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December 16, 2009


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Interesting article. We should also recall the fact that the casts were not fixed back then. One could fall from one’s cast, but also rise to a higher cast. As an example, the great rishi Vyasa, the author of the Mahabharata, was the illegitimate son of the daughter of a fisherman.

Moreover,wandering ascetics or sadhus like today's Naga Dasnamis are de facto beyond casts. They are commonly addressed to as Maharaj and may grant blessings or even perform rites like a Brahmin.

The main problem is that what we call the Hinduism today never existed as such in India (including Pakistan, Nepal, Bangladesh and part of Afganistan and Tibet)before the 19th century. Modern Hinduism has been largely inspired by the Brahmasamaj and the Aryasamaj, tainted with Victorian morality.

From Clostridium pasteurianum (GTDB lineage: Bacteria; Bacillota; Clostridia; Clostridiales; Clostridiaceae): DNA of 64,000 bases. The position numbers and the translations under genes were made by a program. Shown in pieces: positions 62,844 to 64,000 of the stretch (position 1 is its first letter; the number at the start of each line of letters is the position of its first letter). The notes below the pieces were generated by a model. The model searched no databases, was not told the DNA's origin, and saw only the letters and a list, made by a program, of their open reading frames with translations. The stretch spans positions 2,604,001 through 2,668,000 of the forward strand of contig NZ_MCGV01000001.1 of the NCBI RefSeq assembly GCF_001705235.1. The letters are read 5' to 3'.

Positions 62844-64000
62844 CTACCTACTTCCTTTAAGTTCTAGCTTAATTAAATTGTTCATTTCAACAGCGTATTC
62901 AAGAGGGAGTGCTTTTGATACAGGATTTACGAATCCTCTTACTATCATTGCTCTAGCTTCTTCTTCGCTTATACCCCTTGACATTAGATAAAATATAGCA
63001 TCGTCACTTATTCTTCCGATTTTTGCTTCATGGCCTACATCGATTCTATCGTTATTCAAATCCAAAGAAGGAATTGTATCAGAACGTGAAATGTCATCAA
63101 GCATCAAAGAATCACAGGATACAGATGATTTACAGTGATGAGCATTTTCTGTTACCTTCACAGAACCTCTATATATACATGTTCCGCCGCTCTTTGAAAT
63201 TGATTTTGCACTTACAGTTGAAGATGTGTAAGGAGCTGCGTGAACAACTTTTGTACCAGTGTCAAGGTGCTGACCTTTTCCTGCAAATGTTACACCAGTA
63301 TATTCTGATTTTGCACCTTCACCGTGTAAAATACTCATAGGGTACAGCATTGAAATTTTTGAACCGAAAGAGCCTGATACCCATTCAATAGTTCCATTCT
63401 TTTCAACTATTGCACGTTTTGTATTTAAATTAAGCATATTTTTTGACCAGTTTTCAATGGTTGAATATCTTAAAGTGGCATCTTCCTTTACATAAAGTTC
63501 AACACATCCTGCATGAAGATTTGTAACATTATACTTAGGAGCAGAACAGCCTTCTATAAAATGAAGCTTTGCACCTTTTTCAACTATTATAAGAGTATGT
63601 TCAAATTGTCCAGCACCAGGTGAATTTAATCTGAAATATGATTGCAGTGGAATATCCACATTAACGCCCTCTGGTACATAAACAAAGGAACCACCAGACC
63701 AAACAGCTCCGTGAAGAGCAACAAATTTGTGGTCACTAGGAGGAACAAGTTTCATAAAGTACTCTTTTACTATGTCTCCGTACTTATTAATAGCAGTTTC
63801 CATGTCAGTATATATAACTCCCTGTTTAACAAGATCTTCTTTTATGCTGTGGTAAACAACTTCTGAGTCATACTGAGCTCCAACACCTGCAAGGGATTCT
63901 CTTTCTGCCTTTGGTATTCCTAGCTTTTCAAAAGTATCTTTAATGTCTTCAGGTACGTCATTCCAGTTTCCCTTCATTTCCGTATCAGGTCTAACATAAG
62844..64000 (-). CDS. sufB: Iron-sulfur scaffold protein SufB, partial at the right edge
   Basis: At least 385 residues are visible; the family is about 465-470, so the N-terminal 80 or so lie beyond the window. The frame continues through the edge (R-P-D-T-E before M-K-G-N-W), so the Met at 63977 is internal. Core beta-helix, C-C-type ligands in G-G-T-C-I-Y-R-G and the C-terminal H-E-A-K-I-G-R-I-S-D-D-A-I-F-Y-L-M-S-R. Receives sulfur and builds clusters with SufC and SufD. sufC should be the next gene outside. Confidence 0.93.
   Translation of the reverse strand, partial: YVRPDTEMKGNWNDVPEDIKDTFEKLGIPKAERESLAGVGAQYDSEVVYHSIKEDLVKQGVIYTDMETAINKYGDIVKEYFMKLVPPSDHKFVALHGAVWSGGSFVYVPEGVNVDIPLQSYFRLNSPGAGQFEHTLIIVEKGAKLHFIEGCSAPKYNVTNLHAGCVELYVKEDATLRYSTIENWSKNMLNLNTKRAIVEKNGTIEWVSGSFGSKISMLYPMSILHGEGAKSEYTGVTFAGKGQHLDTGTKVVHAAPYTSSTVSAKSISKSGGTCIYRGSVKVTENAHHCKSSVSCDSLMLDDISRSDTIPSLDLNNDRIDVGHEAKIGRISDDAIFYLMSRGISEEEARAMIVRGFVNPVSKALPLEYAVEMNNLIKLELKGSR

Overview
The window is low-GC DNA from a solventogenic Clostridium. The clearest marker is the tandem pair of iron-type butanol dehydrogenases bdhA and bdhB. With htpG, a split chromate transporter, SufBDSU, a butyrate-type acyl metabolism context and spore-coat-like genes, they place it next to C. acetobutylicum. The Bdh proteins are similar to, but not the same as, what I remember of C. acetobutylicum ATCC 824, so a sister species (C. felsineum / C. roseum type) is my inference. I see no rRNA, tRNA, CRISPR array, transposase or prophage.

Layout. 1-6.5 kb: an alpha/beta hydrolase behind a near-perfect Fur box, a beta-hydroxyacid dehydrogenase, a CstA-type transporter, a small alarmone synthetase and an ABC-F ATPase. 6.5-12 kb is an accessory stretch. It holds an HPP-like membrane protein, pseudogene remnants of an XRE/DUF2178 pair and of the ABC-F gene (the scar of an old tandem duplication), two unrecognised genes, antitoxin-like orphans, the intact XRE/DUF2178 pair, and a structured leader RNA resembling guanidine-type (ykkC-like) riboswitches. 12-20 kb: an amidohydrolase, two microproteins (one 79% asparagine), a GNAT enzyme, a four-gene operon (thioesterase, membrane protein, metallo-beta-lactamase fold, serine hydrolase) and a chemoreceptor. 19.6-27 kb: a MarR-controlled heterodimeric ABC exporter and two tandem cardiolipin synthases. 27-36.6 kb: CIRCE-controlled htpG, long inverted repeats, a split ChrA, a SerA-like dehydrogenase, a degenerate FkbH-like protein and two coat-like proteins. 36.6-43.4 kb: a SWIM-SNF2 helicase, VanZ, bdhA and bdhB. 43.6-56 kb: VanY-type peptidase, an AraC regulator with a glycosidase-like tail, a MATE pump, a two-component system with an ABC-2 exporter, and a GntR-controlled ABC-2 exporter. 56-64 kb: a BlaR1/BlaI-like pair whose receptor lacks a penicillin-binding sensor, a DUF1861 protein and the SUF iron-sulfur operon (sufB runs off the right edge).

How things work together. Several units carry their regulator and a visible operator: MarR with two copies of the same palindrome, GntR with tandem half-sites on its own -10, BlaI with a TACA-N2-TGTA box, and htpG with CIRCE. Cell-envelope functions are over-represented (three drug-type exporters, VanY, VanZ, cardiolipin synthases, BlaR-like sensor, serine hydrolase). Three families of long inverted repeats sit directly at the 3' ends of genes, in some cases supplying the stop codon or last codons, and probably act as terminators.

Philosophically, the Hindu orthodoxy has been defined by Adi Shakaracarya during the late 8th century, but scholars are well aware that Adi Shankaracarya and his guru Gaudapada were also largely inspired by Yogacara and Madhyamika. In a way, we could say that they reformed Hinduism with Buddhism. How could we really distinguish the two.



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